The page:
anxiety, bipolar disorder, depression, mental health, mental illness, post traumatic stress disorder, ptsd, suicidal thoughts, suicude

Can People Tell if We Are Mentally Suffering?

I was reading another blog this morning written by a young woman with mental illness (depression / eating disorder). She was talking about how people often decide how you are feeling without asking you and judge your mental wellness by your outer appearance. She mentioned that just because she happens to smile in order to fit into a social situation does not mean that she is not depressed.

This is really true. People forget that the level of our struggle with mental illness cannot be seen from the outside. If someone with an eating disorder has gained weight, lost weight, or has put on make up for the first time in a while, it does not necessarily mean they are doing well.

Sometimes people are spiraling into a deep depression and they are forced for some reason to enter into some kind of social situation, In order not to feel weird or to be pointed out, basically as a way of self defense, we may smile and put on the generally accepted social airs in public. Sometimes in order to protect our own brains from further trauma, we have to pretend to be “normal.” This is not a sign that we are doing well.

People should ask rather than assume, or worse yet tell us that they know better than we do, about how much better we are getting. I have experiences this before where someone says how well I look and I tell them something like “I am not sure where you are getting that from.” Then they say .”Oh you just don;t remember how you were a few months ago. You are much better now than you were then.”

Then even if you tell them that they cannot really see what is going on inside of your brain, they insist that they have some magical seeing power that they know better than you do, about how you are doing. This is alienating to the person and makes them feel invisible. The feeling of invisibility is a feeling that I know well.

Especially if someone has an eating disorder and another person is judging their progress about their mental illness, by their current weight, this is a counterproductive and unknowingly cruel thing to do. People with anorexia do not want to hear that they have gained weight and the weight looks good on them. They are always in fear of getting too fat and when someone tells them that they look so different now, it is triggering to them.

There are always runnings thoughts and fears in the mind of someone with anorexia. There is a feeling of not having control of anything. They feel like other people want to control their lives and that they are powerless to do anything. Theis creates a severe depression and fearfulness.

The act of someone deciding and telling you that you are  in fact, “better”,  in spite of the fact that “you do not remember” how bad you were before, can make the person feel very misunderstood and also manipulated and controlled. The feeling of needing to take the control back, in order not to be destroyed, will send them into a worse depression, because they feel like their feelings cannot be communicated to anyone.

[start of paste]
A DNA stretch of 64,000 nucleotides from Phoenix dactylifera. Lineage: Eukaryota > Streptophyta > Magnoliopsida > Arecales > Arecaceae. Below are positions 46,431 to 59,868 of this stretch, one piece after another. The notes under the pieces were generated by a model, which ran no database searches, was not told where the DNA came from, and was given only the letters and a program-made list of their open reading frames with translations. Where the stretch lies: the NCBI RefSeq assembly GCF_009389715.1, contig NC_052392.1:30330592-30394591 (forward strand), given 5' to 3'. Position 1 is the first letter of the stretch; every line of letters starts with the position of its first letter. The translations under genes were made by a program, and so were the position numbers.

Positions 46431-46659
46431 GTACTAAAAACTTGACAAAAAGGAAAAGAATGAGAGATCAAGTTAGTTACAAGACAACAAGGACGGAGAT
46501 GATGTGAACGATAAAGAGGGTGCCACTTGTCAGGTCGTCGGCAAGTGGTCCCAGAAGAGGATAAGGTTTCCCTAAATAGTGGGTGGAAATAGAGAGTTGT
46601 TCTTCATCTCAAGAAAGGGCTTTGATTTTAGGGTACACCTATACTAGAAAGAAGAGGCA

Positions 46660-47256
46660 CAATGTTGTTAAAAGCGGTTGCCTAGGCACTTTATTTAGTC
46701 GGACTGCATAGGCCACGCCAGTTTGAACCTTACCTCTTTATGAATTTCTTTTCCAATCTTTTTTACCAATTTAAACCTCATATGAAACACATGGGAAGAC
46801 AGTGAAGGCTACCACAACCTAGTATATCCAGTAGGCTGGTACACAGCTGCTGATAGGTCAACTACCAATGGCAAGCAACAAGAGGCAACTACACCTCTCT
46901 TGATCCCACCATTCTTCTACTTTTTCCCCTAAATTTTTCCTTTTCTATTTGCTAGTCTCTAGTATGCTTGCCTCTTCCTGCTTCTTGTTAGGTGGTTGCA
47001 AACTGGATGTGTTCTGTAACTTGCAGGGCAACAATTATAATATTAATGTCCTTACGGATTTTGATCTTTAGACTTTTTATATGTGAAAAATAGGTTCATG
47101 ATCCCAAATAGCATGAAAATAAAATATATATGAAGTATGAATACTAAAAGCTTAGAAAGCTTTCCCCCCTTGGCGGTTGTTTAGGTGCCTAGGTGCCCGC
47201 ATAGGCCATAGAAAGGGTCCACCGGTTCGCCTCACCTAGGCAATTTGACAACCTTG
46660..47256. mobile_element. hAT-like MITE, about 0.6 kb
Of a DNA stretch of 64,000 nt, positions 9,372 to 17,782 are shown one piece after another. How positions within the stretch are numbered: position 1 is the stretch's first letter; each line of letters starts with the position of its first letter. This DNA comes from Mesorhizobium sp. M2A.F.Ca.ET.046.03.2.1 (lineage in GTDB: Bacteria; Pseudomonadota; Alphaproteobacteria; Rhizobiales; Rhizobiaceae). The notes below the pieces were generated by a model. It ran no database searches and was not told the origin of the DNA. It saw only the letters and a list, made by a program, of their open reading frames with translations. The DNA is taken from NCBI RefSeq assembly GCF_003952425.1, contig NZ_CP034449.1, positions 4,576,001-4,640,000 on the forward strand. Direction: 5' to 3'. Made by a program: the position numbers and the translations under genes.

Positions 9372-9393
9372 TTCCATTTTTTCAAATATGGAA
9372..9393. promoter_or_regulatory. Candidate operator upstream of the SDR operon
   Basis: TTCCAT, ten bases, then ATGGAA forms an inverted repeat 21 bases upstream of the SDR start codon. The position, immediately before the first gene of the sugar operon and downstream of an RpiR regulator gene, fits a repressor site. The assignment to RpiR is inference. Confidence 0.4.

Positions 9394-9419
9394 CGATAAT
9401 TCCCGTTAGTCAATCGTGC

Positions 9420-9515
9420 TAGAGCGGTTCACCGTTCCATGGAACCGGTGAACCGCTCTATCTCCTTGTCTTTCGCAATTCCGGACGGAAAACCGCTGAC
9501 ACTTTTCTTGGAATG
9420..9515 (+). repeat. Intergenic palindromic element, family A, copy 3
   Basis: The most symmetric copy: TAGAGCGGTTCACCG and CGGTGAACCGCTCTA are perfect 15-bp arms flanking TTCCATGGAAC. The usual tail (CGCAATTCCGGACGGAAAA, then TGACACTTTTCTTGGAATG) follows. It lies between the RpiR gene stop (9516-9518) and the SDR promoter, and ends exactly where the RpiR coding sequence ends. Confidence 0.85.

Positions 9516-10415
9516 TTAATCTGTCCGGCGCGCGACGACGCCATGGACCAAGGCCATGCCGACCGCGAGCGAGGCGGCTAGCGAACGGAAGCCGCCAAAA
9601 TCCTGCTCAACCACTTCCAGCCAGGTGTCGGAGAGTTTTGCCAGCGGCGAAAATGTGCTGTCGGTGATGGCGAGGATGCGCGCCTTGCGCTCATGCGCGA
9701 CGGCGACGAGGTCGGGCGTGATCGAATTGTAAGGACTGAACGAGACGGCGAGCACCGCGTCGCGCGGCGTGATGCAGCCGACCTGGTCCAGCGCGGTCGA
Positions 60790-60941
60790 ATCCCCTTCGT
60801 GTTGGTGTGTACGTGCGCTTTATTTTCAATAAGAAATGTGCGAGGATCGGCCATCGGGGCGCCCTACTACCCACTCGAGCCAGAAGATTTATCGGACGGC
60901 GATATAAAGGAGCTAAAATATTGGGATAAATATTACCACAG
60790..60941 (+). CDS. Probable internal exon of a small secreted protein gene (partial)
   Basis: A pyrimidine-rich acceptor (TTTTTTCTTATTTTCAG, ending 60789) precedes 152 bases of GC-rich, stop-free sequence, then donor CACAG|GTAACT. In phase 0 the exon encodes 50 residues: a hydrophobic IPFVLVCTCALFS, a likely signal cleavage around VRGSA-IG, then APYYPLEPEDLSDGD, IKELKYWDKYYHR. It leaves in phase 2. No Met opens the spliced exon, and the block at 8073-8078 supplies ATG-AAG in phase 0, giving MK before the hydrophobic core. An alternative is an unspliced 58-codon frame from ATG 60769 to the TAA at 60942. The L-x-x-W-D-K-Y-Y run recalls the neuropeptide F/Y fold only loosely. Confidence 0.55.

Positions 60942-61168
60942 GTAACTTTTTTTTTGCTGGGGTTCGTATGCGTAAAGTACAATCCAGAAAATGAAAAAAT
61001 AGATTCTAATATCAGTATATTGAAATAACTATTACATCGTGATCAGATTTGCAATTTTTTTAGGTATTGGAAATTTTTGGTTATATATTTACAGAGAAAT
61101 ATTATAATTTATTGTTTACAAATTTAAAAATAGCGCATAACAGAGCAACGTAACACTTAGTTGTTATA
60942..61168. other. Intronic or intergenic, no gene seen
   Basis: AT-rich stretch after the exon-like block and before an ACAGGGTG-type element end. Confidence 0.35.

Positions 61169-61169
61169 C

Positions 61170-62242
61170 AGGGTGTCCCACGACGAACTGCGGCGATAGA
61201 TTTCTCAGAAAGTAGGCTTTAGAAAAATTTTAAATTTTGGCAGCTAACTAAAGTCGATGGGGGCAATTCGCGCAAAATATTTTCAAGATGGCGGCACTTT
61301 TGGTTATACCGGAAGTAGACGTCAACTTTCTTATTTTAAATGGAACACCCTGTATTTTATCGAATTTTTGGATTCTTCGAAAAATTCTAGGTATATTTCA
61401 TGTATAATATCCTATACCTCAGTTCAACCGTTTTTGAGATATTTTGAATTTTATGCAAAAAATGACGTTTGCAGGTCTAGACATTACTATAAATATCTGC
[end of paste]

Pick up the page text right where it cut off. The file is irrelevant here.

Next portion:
It is hard to communicate our feelings about depression to other people. The words to describe our thoughts are hard to say to other people. Most people cannot tolerate or believe that our brains actually do what they do. These thoughts are not acceptable to people’s reality and therefore they are either not heard or processed by the listeners brain or they are not believed.

People tend to think that the thoughts of a person in severe depression are exaggerated. They will tell us that things are not as bad as we think they are and that we are not as sick as we feel. This is why I do not talk about my depression with other people, because when you go through the painful act of spilling your feelings, it is traumatizing to have someone not believe you.

Depression is real and it is not visible on the outside of us. Even when there are “appearance related” signs that we are in depression, most people do not see them. Outer signs of not having been keeping up with personal care, changes in weight, facial expression and low energy, are often invisible to people.

It seems like people will see what they want to see. They want to think we are getting better, so that is what they see. They want to think it is not bad, so that is what they see. They do not want to “deal with” mental illness.

I was listening to Ted Talks the other day and they were talking about the fact that our culture has taught us to not talk about our emotions. We are taught to think that it is inappropriate to have mental issues and we are also conditioned to believe that our feelings will get worse if we get into a conversation about how we feel.

People think that if we open those feelings up, they will get worse and it is better to ignore them and especially not to talk to people about them. The studies on neurology that were mentioned in the Ted Talk, had come to the conclusion that talking about feelings reduced their control and power over us. The feelings are reduced in intensity, when we discuss them. So, the very things that our culture has taught us about dealing with emotions are completely backwards.

If I find the link the that Ted Talk, I will post it for you later. It was an interesting one. I love the Ted Talks. Do you guys listen to them also? Do you have any favorites that you would recommend to the readers? I will make a post one day about my favorite ones and why.

Blessings to all for a good day,

Annie